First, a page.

Docket Management
Docket: 02N-0209 - Request for Comment on First Amendment Issues
Comment Number: EC -6

Accepted - Volume 1

Comment Record
Commentor Dr. Steven Zeitzew Date/Time 2002-05-23 18:31:16
Organization Veterans Administration
Category Health Professional

Comments for FDA General
1. Are there arguments for regulating speech about drugs more comprehensively than, for example, about dietary supplements? What must an administrative record contain to sustain such a position? In particular, could FDA sustain a position that certain promotional speech about drugs is inherently misleading, unless it complies with FDA requirements? Does anything turn on whether the speech is made to learned intermediaries or to consumers? What is the evidentiary basis of such a distinction? A great deal of harm and confusion comes from having several different standards for what common sense tells us are indistinguishable products. In the drug store, packages of pills liquids and powders have completely different standards of regulation regarding efficacy, safety, circumstances under which they can be sold and claims that are made about them and these standards are based on the artificial categorization as drugs, supplements, homeopathics, or compounded drugs. There is no logical reason to have multiple sets of rules and standards. In fact, the fact that a supplement or homeopathic can be packaged and marketed in a way indistinguishable from other drugs misleads consumers into thinking that they meet the same FDA standards for safety, efficacy, and purity as apparently identical but actually FDA approved OTC and prescription drugs. My opinion is that we should have one uniform standard for purity, safety, efficacy, marketing, label claims, and so forth. The standard should be based on scientific evidence and truthfulness. The burden of that proof should be on the manufacturer not on the consumer.
2. Is FDA's current position regarding direct-to-consumer and other advertisements consistent with empirical research on the effects of those advertisements, as well as with relevant legal authority? What are the positive and negative effects, if any, of industry's promotion of prescription drugs, biologics, and/or devices? Does the current regulatory approach and its implementation by industry lead to over-prescription of drugs? Do they increase physician visits or patient compliance with medication regimes? Do they cause patient visits that lead to treatment for under-diagnosed diseases? Does FDA's current approach and its implementation by industry lead to adequate treatment for under-diagnosed diseases? Do they lead to adequate patient understanding of the potential risks associated with use of drugs? Does FDA's current approach and its implementation by industry create any impediments to the ability of doctors to give optimal medical advice or prescribe optimal treatment? Our standard for advertising claims should be truthfulness as shown by scientific evidence. Anything less is misleading and fraudulent. It is not harmful to advertise legitimate products honestly; it is the equivalent of fraud and theft to allow unsubstantiated claims on labels and in advertisements. We should abandon the current practice of allowing supplements compounded medications and homeopathics to make unsubstantiated claims and hold them to the same standard as other pharmaceuticals.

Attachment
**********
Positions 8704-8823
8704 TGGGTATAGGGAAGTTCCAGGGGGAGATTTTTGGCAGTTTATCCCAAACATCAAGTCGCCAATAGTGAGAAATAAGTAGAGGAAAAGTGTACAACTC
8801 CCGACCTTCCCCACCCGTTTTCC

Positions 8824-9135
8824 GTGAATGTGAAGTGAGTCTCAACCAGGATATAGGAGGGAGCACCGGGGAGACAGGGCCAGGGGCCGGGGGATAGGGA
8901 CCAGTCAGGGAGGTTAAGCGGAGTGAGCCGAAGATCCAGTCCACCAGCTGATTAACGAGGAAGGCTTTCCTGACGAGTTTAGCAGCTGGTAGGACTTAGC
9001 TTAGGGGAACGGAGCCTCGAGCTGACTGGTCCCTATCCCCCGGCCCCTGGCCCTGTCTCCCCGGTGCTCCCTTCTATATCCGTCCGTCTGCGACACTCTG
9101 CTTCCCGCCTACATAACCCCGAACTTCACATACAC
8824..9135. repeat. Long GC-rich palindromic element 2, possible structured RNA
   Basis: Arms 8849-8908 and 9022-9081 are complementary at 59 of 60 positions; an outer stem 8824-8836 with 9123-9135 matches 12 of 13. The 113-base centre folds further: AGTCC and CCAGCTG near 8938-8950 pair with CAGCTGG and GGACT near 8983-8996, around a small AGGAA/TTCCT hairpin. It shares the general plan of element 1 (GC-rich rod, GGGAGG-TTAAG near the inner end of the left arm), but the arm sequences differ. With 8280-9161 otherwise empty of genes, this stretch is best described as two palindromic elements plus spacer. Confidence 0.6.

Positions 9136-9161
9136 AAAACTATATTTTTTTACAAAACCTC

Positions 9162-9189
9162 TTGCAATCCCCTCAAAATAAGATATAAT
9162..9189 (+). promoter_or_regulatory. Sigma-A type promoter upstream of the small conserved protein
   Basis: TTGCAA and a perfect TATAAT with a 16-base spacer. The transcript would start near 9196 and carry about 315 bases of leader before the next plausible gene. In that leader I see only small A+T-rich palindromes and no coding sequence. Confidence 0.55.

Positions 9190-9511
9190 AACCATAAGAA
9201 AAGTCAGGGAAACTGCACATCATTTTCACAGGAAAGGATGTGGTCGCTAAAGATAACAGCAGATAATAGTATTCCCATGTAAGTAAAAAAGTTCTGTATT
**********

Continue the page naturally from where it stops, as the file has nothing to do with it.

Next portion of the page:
3. May FDA distinguish claims concerning conventional foods from those relating to dietary supplements, taking into account limits on claims that can be made about foods in the Nutrition Labeling and Education Act, 21 U.S.C. 301, 321, 337, 343, 371? What must an administrative record contain to sustain or deny claims on food labels? How can information best be presented in a succinct but non-misleading fashion? To what extent do assertions in claims need qualifications or disclaimers added to the label to avoid any misconceptions that consumers may draw? Is there a basis to believe that consumers approach claims about conventional foods and dietary supplements differently? Dietary supplements are not foods; they look and act like pharmaceuticals and should be held to that standard.

EC -6